People thinking of getting hitched this year must be busy planning how they will save up money to complete the wedding rituals—for Nepali weddings are generally expensive. A typical Nepali wedding has two key dimensions: cultural rituals and social gatherings. Both involve excessive costs–not only for the bride and the groom, but for both the families get stuck in planning for expenses for months.
Bibhushan Shakya and Silva Shrestha also began discussing finances a couple of months ago as they had set the wedding date for May 11. This couple, however, were not concerned about how much they would spend for jewellery and how many thousands of rupees on parties. They were trying to make their wedding a bit different in terms of expenditure.
In fact, they were trying to cut down on all possible costs for the wedding and invest the saving on a social cause instead.
One week after they tied the knot, the couple now finally feel a sigh of relief—for they have already sent USD 10,000 that they had saved for their wedding to a social enterprise in Nepal working on an educational reform campaign here.
Shakya and Shrestha, who currently live in different parts of the United States, came to Kathmandu earlier this month for their wedding, and have already returned to their school and work back in the States. Before leaving Nepal, they donated the amount to Teach for Nepal (TFN), an organisation that has been mobilising teachers at community schools in six districts of the country as a part of a two-year fellowship, with a mission to bridge differences between private and community schools of the country.
‘No publicity gimmick’
When Shakya proposed to Shrestha and both the families that they invest their wedding budget on the social cause, everyone was taken by surprise.
“He did not have a stable job. Neither a home nor a car,” Shrestha shares, “But, when he proposed that we donate that big amount to an organisation, I myself did not believe it at first.” In fact, Shakya initially had proposed to give away USD 15,000, combining savings of both the bride and groom. However, the lady thought it could be beyond their capacity and convinced the groom to reduce the amount by one third.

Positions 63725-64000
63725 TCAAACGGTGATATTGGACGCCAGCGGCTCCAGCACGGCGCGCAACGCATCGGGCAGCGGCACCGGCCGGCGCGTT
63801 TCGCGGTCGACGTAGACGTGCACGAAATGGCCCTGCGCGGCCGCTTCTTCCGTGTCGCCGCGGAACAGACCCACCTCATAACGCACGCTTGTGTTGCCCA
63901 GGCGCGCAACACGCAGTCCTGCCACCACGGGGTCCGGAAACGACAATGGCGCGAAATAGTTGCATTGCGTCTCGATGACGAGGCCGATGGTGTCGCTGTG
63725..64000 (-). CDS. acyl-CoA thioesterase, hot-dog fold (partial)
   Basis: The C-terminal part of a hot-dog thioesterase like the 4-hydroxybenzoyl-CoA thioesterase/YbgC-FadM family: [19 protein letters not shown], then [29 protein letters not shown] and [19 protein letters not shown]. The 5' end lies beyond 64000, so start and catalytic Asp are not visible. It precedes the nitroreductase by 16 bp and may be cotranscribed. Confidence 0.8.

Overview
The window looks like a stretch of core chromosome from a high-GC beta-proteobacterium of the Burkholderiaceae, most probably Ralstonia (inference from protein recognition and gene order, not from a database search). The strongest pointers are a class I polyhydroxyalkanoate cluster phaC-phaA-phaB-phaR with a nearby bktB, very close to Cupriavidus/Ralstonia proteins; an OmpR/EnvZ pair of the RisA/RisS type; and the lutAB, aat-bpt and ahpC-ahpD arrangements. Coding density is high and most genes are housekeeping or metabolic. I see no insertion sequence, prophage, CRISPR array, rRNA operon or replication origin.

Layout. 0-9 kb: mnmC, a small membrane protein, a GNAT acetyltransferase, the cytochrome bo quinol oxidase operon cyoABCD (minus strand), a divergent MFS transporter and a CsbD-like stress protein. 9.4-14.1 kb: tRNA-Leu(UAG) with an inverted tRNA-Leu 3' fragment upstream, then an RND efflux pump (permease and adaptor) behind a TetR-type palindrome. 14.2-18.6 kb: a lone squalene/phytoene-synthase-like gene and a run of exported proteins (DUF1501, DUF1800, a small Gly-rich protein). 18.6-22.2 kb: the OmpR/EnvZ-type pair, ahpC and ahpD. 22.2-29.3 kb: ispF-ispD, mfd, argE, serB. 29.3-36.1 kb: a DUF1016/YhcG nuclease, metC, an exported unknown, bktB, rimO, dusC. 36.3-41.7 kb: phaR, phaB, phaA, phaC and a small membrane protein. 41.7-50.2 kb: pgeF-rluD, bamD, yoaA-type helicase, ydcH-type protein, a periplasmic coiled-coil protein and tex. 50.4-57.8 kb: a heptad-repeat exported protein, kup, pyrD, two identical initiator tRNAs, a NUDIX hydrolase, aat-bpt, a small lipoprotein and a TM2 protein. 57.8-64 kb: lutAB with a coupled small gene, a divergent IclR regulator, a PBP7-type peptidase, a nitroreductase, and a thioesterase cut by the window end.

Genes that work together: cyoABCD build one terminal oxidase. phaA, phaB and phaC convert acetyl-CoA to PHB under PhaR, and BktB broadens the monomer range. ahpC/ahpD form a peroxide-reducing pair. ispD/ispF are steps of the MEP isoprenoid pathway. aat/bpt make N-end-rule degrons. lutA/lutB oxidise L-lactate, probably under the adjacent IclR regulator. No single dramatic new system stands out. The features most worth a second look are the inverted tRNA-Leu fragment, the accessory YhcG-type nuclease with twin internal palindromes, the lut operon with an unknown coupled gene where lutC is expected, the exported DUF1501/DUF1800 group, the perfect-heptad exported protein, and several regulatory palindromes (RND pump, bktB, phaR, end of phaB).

The couple claim the idea originated in Shakya’s benevolent desire to support the education of the underprivileged. They say they did not donate the money because they were rich, and they wanted to show it off, or they had a lust for popularity as benevolent hearts. “We both had a deep faith that education matters in every person’s life and we wanted to make our contribution to the campaign that has a mission to change the educational landscape here,” Shakya claims, “I had been saving all possible money in a bank account since I moved to the US in 2004 and the money I had was the culmination of my savings over these 14 years.”
Whereas Shakya was saving since 2004, he also convinced Shrestha to join him since they began the relationship in 2014. Then, they opened a joint account in the US and over these four years, Shrestha also contributed a significant amount.
“We were not concerned about how our decision would be taken by others. Not at all!” Shrestha shares, adding, she did not have any idea that TFN would reveal the information about the donation to the media and the public.
Desire to set an example
Though they did not have any craving for popularity, both of them say they wanted to set themselves as an example in front of their families, relatives and friends.